THE STORY OF THE DALA HORSE
The traditional symbol of Sweden is the Dalahast, or Dala Horse. Since Viking times, the horse was considered a treasured animal.
A horse represented a creature of great value, a tower of strength in helping the family. It was a faithful friend who drew loads in the forest during winter, worked in the fields and meadows in spring and summer and carried equipment up to the delightful summer pastures and adjoining chalets of Scandinavia. Horses also provided transportation between villages and parishes and trips to the mill and to the market.
There was so much pleasure with having a horse. Children really enjoyed their company. They could ride bareback, and many children were able to sit on its broad strong back at the same time. Carved wooden horses were plain and made as children’s toys.
The Dala horse symbol originated during the 18th century in the Dalarna region of Sweden. Legend is that a hungry soldier came to Dalarna and he carved a horse from a piece of a tree. Then he took red clay, and mixed it with water to paint the horse. When it was finished, he gave it to a young boy who had been watching him. The child was so excited with the gift that he took the soldier and the wooden horse home to show his mother. In return for the kindness shown to her son, the mother gave the soldier a bowl of soup.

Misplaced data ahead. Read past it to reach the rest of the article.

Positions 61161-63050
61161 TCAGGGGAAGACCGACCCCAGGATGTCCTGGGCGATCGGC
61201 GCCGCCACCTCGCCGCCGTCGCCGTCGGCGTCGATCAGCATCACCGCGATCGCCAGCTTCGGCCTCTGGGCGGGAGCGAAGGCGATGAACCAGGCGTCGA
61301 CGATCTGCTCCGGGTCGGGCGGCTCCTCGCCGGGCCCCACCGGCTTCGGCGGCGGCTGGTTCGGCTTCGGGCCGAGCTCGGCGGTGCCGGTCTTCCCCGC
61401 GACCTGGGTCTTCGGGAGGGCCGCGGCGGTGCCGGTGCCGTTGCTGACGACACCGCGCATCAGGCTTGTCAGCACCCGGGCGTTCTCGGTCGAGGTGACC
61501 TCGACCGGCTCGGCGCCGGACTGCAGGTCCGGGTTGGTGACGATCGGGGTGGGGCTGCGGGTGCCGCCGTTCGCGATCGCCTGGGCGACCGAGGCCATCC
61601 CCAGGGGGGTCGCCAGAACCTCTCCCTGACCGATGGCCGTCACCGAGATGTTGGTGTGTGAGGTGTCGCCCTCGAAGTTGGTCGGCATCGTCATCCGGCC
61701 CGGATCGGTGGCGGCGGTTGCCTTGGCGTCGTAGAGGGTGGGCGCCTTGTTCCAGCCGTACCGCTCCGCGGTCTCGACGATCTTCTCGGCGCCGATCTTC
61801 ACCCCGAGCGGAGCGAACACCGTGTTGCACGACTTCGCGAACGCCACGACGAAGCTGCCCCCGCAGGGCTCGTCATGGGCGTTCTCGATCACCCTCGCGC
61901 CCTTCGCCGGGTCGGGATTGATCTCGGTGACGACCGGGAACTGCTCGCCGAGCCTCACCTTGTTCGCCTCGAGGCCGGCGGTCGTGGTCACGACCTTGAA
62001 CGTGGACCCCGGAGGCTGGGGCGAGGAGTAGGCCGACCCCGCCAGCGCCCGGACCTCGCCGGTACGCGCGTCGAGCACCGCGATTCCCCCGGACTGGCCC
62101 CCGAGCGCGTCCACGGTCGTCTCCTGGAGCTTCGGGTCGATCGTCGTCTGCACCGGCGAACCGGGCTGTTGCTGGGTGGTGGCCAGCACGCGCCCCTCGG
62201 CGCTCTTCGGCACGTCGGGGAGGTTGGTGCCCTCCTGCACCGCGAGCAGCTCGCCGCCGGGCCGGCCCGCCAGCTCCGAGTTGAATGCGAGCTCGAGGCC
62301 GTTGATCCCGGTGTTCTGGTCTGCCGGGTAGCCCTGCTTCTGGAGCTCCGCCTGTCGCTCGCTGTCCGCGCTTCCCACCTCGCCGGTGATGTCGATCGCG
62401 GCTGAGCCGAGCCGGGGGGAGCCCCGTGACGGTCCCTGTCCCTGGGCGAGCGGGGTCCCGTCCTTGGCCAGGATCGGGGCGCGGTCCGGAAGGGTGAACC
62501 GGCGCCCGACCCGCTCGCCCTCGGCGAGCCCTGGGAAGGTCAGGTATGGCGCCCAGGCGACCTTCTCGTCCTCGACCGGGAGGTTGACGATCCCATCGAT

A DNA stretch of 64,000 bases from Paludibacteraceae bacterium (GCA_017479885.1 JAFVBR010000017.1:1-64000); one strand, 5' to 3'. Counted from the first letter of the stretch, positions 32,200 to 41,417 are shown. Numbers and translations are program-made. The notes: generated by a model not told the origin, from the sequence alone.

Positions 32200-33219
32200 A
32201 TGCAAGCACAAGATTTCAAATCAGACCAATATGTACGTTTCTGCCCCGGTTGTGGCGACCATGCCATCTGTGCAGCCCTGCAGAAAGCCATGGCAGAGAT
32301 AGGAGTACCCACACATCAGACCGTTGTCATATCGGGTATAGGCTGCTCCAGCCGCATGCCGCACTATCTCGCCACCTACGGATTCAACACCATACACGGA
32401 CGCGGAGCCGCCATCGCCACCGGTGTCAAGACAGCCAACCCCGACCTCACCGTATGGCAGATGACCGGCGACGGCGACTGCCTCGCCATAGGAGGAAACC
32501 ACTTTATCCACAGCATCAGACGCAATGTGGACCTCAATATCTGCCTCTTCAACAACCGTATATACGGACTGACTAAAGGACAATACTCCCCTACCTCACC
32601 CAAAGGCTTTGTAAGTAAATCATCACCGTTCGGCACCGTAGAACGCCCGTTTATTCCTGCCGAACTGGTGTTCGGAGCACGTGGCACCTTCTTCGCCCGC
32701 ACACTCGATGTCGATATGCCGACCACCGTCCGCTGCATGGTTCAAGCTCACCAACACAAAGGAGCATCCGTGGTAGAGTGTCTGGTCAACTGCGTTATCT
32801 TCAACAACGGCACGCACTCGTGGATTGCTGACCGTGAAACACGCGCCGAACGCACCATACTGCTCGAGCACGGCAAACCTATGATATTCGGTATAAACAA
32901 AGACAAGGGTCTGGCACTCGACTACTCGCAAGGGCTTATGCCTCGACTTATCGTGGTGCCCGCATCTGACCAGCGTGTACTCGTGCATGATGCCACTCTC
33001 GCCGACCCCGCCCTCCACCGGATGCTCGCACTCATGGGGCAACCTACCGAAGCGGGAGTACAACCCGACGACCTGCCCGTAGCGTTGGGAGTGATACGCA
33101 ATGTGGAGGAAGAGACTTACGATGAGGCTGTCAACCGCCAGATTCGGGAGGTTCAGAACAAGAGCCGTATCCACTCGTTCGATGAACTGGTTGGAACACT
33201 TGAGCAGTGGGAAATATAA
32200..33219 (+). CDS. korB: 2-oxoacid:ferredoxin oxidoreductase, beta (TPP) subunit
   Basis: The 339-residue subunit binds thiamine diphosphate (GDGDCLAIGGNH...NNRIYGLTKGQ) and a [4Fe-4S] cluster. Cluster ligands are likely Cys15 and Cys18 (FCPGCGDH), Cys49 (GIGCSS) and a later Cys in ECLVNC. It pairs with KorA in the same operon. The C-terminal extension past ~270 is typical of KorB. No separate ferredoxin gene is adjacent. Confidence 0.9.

In the 17th century, the hand carved Dala horses were also sometimes used as payment for board and lodging. During the long winter months or in times of poor crops, it was necessary to augment income with revenues from other sources. The men would fill a wagon with brightly colored horses and other homemade articles. They would venture out to sell or barter for grain. To show their appreciation for overnight accommodations at farmhouses along the way, they would offer painted horses for the children, and they became treasured toys.
These wooden horses came originally from the Mora villages of Vattnas, Rise, Bergkalas and Nusnas. Tinkers traveled about the country to sell products of the cottage industry. Their wares were baskets, grinding stones and wooden casks. Often they took Dala horses to add to their collection of goods.
During the 19th century, it became the custom to paint the wooden horses with richly colored flower patterns like the Dala painting that decorated furniture and interior walls. The Dala horses appeared with the traditional Swedish folk art red color with kurbits (a big plant, with gourds and leaves) and flowers covering the saddle. The designs come from the Biblical story of Jonah. He sat outside Ninevah, and the Lord caused a kurbit of gourd vine to grow, protecting him from the desert sun.
In current times, nine people are involved in the making of one horse from the Nusnas factory. Dala horses are made in many sizes, from less than half an inch up to 60 inches (or five feet), and they are available in a variety of different colors and patterns.
Here at The Wooden Spoon we have all colors, shapes and sizes of Dala Horses! Check out our wooden horses sitting or standing, painted on ceramic tile, serving dishes, regular and travel mugs, wine glasses, snapps glasses, wooden spreaders, decals or magnets, or they can be found in wood or silver as necklaces or earrings. We have books on Dala horses, Dala horse key rings, cookie cutters, stencils, stamps, labels, Christmas cards, wooden ornaments, lapel pins, tablecloths, dish cloths, napkins, and paper pull-outs! We even have Dala socks! Visit and see for yourself.
Swedish people believe that if you don't like how things are going in life, change the direction of your Dala horse(s). And if you need to ward off evil, place your Dala horse with its hind legs towards the door, ready to kick the bad spirits away!
Gwen Welk Workman, February 2, 2002